Sports Psychology for Football

Sports Psychology for Football Players and Coaches

Self-talk Builds Confidence

“Confidence is contagious. So is lack of confidence”— Vince Lombardi

3d-workbook-building-confidence1When it comes to improving performance, building confidence, good sportsmanship, and camaraderie, one of the most important aspects of football mental toughness is positive self-talk.

Research suggests that positive self-talk is associated with better performance in football.

In fact, research also demonstrates the detrimental impact negative self-talk has on performance and having a positive attitude when it comes to athletic endeavors improves performance.

A common presentation for young athletes is an inner dialogue that is dominated with doubt and negativity. Most common expressions from young athletes are:

“I’ll never be able to do it!”
“I am no good at it,”
“There is no point trying.”

This type of negative self-talk can prevent you from performing well and create a negative cycle of poor self-esteem and poor performance. If you feel you can’t be successful at a task, you often accept, and even expect failure.

Negativity can turn your insecurities into a self-fulfilling prophecy.

The good news is that positive self-talk is a skill that you can learn and utilize with practice.

By using positive self-talk, you can build the football confidence you require to accept new challenges, maintain a healthy self-esteem, and build on new skills, even when the task is personally challenging.

The first task in helping you challenge and change your self-talk is to condition your football mind to recognize negative self-talk patterns and identifying unhelpful language such as “can’t” or “never” in your internal dialogue. Once you have identified negative self-talk, you can challenge and replace those thoughts.

Like other mental skills, the process of replacing negative self-talk can take some time. You need to learn to interrupt patterns of self-doubt with more realistic and helpful thinking. For example, you tell yourself, “I’ll never score this goal,” can replace this thought with a more helpful and realistic thought such as “I’ve made the goal many times during practice and I can do it again!”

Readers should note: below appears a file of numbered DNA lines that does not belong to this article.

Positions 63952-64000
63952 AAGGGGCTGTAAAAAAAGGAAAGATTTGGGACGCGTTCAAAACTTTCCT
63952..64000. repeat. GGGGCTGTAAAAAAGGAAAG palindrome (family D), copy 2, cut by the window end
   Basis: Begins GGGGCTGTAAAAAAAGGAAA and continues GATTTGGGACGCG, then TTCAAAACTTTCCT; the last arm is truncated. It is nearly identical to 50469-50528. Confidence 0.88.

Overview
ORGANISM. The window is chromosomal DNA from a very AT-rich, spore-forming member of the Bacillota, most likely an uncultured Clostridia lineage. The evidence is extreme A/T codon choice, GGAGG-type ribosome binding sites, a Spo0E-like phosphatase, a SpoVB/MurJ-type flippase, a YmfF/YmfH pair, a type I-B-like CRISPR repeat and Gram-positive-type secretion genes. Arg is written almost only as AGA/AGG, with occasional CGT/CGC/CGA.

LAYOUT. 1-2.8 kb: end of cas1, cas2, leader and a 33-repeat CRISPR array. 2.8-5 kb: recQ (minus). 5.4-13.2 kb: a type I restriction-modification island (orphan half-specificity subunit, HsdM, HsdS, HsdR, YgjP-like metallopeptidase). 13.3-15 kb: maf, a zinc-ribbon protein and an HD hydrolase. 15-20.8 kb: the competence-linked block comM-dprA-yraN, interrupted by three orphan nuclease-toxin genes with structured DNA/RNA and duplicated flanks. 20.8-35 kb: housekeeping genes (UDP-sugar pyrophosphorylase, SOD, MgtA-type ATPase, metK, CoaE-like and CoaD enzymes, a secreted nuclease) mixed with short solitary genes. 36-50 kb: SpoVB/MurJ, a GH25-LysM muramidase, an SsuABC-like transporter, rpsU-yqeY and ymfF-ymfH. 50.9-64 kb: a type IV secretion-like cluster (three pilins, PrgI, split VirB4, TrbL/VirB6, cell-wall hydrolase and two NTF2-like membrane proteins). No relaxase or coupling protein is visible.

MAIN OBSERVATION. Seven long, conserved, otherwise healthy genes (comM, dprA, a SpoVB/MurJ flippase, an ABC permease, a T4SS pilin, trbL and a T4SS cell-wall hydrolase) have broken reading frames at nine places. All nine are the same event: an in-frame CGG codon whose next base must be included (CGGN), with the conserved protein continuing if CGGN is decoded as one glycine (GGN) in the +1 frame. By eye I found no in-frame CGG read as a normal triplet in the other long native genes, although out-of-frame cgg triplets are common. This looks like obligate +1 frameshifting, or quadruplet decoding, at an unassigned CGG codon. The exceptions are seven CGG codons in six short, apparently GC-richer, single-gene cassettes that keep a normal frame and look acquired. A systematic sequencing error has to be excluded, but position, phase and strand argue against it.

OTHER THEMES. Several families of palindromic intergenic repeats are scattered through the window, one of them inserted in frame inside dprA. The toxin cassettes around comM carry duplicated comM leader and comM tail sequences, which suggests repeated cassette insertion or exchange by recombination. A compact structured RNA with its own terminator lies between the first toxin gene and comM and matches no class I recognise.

Just saying positive things is not enough, you must believe the positive thought and thus the key is to replace negative thoughts with thoughts that reflect reality and that are helpful.

The right kind of self-talk gives you an edge over competitors.

When you become aware of what you’re thinking and saying to yourself you can then edit and revise the snarky voices with phrases that empower you or at least help you better manage the situation at hand. The right kind of self-talk can keep you achieve your football goals.

Over the years, research has shown that self-talk can boost productivity, motivation and confidence, and even help regulate emotions. There is robust evidence that self-talk strategies facilitate learning and enhance performance.

You can learn more of those self-talk strategies form my “An Athlete’s Guide to Peak Performance Series – Building Confidence.”

The Building Confidence workbook will teach you, how you may be hurting your confidence and gives you instructions for changing your behavior in ways that will help you reach peak performance.

To build your confidence you must change the way you think.

A 100% of the time it is 90% mental.

Confidence is a mind-set skill that doesn’t just happen by chance. You must work at it.

To build your confidence, specific strategies are required. These strategies can be found in my workbook – An Athlete’s Guide to Peak Performance Series– Building Confidence

Go to Click products and get started on Building Your Confidence with Sports Performance Top Mental Game Coach.

Updated: March 30, 2017 — 1:19 pm

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